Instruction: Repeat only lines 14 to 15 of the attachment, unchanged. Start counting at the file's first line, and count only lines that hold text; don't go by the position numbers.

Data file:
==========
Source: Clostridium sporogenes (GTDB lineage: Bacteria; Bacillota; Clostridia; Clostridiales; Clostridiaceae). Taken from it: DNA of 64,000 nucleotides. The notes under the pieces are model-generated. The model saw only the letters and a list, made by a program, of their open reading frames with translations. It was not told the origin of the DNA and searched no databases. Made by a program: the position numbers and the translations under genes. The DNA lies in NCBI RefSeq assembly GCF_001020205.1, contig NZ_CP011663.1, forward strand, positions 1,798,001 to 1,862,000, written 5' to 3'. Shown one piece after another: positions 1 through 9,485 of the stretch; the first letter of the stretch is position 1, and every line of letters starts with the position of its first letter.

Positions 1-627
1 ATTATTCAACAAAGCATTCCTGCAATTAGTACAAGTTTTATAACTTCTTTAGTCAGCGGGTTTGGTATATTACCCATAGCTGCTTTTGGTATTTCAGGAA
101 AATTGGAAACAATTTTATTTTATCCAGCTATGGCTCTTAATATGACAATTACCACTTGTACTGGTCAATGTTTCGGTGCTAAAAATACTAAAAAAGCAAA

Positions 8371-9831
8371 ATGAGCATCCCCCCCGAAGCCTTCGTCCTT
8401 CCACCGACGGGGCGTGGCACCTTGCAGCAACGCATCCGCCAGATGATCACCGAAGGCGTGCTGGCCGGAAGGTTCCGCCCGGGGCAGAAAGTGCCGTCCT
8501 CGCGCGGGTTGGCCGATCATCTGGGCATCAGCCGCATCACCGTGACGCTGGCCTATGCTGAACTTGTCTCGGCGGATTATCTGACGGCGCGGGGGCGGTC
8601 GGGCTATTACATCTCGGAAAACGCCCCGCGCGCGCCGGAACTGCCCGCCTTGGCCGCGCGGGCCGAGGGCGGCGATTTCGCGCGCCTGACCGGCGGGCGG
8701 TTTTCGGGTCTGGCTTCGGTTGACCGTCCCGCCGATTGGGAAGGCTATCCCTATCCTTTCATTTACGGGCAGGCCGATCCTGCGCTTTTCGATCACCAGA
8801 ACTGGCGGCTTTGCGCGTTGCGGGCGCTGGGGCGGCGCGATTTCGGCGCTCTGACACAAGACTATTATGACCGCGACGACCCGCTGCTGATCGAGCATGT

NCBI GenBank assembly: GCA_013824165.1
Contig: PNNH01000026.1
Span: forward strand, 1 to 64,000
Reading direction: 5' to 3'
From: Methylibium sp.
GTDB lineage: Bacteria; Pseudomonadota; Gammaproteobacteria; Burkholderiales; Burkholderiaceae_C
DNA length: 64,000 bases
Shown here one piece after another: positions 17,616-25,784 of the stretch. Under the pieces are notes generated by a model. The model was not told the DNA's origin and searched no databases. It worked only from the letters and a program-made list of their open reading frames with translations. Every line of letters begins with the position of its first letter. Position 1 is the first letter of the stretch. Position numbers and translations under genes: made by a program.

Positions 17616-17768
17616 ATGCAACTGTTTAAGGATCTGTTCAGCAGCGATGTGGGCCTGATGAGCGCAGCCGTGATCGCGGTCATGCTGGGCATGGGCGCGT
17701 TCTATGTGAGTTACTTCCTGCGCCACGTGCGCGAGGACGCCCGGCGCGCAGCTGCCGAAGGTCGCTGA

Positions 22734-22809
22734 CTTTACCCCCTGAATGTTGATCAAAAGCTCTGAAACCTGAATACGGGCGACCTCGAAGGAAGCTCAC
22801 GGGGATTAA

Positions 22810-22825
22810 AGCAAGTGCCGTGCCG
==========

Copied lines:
Span: forward strand, 1 to 64,000
Reading direction: 5' to 3'